“There are now many online, digital resources in the humanities, and their creation is funded by various governmental, academic, and philanthropic sources. What happens to these resources after completion is very poorly understood. No systematic survey of digital resource usage in the humanities has ever been undertaken—and the factors for use and non-use of digital resources are unknown. The LAIRAH (Log Analysis of Internet Resources in the Arts and Humanities) Project is a 15-month long study into the factors which determine long-term use and neglect of digital resources in the Arts and Humanities. Using quantitative Deep Log Analysis techniques to understand real-time user behaviour and qualitative user workshops to gain an understanding of user approaches to digital resources in the arts and humanities, the study identifies factors that may predispose a digital resource to become used or neglected in the long-term. This article provides an overview of the techniques used in the LAIRAH project, and presents some preliminary results that may be of use to both the creators of digital resources in the humanities, and the funders of these projects, to ensure that significant intellectual effort and time, and financial resources, are not wasted in the creation of projects that are then neglected by the user community.”
Yesterday I attended a very last-minute lecture by Professor Michael Moss, of the University of Glasgow and HATII, at the Llanbadarn campus of Aberystwyth University. The content of the lecture was taken from a joint paper he wrote with James Currall for the Tokyo Digital Humanities Symposium, organised by Tokyo University (details of the content of that symposium can be found here, having been transcribed live by Geoffrey Martin Rockwell of the University of Alberta, Canada).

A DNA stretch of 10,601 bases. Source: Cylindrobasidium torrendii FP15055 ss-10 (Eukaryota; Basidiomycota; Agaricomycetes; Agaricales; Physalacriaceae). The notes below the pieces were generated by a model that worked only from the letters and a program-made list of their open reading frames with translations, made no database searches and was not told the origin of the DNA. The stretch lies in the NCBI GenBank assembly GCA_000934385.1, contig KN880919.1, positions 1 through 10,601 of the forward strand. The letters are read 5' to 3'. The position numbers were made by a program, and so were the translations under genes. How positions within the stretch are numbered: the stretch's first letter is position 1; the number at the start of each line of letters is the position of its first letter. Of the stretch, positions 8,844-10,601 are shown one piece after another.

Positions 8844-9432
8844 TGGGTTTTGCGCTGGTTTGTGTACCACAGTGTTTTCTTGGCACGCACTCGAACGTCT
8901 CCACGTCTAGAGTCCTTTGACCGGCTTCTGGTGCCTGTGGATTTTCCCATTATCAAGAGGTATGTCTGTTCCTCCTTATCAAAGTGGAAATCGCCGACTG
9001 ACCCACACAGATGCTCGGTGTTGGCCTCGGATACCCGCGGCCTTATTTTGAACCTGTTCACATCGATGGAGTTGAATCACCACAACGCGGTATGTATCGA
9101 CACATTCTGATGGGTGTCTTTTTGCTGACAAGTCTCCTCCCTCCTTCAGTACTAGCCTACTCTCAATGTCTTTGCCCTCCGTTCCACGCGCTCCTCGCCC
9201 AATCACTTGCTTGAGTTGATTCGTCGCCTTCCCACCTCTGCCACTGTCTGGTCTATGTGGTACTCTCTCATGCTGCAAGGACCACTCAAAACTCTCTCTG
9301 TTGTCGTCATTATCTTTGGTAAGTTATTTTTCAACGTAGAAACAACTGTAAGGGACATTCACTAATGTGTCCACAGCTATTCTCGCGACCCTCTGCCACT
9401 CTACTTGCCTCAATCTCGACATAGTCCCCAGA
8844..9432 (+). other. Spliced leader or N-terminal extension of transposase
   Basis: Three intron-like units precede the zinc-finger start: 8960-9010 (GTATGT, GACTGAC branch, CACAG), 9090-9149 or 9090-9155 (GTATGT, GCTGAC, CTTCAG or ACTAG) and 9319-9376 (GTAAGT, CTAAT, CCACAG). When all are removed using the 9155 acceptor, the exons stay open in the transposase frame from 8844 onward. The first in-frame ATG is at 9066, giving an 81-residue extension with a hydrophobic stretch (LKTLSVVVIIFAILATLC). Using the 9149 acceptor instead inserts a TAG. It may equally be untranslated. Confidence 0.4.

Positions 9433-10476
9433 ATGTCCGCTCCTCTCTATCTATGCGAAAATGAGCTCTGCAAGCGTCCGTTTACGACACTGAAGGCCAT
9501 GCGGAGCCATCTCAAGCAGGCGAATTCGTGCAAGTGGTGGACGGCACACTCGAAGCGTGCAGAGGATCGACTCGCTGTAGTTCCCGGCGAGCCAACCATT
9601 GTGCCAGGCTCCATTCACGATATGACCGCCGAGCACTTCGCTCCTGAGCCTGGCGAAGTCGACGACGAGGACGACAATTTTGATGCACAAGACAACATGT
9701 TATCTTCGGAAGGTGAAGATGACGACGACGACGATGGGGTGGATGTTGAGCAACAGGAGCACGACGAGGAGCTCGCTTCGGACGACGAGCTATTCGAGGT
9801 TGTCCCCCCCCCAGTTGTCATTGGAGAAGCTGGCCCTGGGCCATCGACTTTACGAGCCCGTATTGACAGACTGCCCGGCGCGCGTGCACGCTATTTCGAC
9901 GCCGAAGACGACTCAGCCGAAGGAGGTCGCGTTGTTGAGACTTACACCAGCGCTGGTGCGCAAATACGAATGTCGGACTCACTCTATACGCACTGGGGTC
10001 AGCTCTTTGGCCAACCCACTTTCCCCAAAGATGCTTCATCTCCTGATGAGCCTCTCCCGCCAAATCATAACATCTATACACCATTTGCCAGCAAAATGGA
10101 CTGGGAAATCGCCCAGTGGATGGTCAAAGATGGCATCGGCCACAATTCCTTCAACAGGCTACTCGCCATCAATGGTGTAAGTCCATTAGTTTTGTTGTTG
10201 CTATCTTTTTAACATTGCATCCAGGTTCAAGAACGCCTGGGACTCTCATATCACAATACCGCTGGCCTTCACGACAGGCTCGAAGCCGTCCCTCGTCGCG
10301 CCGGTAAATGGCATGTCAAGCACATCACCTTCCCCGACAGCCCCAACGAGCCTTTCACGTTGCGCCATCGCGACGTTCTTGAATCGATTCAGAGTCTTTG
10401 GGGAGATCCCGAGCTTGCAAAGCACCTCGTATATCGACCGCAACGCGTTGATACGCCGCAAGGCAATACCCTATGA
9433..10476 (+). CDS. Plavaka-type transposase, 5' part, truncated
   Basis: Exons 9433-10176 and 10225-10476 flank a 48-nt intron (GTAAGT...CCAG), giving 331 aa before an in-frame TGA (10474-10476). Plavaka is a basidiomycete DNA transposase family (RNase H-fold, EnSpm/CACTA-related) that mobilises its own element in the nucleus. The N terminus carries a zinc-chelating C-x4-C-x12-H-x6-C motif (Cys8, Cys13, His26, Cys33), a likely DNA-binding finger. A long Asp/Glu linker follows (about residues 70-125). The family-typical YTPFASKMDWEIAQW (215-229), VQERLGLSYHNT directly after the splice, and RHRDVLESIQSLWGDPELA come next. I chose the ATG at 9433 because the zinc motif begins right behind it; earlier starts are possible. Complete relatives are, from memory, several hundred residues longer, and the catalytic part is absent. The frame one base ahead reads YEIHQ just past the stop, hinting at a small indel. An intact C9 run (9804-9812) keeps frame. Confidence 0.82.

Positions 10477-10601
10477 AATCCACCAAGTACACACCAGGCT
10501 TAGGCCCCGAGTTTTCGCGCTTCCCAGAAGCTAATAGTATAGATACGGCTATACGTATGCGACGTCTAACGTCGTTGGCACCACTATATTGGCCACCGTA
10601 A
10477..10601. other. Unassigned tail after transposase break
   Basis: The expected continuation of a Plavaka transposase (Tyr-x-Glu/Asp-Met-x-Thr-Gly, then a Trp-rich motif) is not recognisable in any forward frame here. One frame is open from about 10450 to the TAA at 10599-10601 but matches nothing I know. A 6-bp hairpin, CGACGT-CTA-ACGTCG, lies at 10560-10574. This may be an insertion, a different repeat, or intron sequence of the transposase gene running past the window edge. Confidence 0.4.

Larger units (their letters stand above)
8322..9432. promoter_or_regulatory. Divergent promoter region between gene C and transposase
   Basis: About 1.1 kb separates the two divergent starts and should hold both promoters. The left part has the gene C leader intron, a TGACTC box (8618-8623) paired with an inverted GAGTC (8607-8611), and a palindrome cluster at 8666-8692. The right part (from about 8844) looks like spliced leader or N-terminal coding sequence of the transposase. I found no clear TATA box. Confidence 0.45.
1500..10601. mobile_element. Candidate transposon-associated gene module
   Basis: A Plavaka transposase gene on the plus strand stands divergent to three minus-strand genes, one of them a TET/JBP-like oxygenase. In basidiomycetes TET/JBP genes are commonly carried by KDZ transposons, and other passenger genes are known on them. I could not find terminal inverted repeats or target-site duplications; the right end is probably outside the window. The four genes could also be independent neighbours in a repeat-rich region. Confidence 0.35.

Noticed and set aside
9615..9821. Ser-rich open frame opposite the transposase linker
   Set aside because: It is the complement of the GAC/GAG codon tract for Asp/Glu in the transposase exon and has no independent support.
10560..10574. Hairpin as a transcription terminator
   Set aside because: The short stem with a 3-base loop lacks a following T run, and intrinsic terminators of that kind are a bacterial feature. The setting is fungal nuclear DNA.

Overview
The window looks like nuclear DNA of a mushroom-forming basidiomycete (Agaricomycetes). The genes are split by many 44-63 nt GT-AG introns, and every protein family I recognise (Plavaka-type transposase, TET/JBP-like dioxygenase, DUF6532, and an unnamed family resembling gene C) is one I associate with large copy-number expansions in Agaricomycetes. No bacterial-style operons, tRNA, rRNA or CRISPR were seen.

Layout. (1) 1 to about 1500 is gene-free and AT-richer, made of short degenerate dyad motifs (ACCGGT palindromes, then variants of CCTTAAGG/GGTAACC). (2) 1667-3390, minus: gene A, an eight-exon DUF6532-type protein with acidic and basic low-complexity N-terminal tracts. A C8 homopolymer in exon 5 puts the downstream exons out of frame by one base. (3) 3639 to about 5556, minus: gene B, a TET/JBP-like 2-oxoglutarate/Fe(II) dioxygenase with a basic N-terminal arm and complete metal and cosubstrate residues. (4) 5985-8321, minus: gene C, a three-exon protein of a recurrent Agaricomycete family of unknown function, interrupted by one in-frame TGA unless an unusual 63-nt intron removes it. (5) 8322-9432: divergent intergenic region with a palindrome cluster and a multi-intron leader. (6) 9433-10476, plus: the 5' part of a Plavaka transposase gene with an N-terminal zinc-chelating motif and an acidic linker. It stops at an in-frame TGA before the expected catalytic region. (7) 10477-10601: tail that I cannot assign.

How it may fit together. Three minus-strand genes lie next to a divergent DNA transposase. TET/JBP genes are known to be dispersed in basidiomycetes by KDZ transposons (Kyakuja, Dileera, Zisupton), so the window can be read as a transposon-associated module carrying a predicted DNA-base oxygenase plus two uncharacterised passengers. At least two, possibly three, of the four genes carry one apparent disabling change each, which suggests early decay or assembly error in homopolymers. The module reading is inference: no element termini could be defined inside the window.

Professor Moss talked about the idea that hitherto, the digital humanities have been isolated projects with short-term funding; a “bespoke industry” which doesn’t learn from projects being developed around them. Data isn’t re-used or maintained, despite expectations from the user that the assets are continually refreshed and updated. Very few projects have a continued life. And ultimately, these bespoke projects have had little impact on the way we conduct humanities research.
Bigger, better maintained projects are changing the way we research. Professor Moss cited Google Books and Ngram viewer, which searches the entire corpus for specific words and provides a visual representation of where the words are used and the precise location of words within texts, as representing “a step-change”. If these tools are used appropriately they can transform the way we research.
However, within the scholarly community there are those who “affect to despise” such tools as Google Scholar, which they believe is “industrial-scale digitization for commercial gain”. This is allied to ”an ingrained suspicion of the amateur”, in which projects like Scotland’s People Centre, which focuses almost entirely on genealogy, are deemed as inferior to actual scholarly research. Professor Moss pointed out (quite rightly, in my opinion) that “the family history stuff” is often just as academically rigorous as anything produced within the academic community, and that the information gathered during these projects and the revenue it generates are increasingly relied upon by the scholarly community for their own research.
Robert Darnton, Director of the Harvard University Library, has profound concerns about Google Scholar and what he believes is Google’s “tremendous power over information”, and the “commercialisation and monopoly” of information. This interview with Darnton explains his opinion of books, ebooks, Google Books and the DPLA (Digital Public Library of America). “We are dealing with an extremely difficult area…it [is] a commercial speculation by a great company. However, libraries are not intended to make money. Our job is to get books to readers, free…”.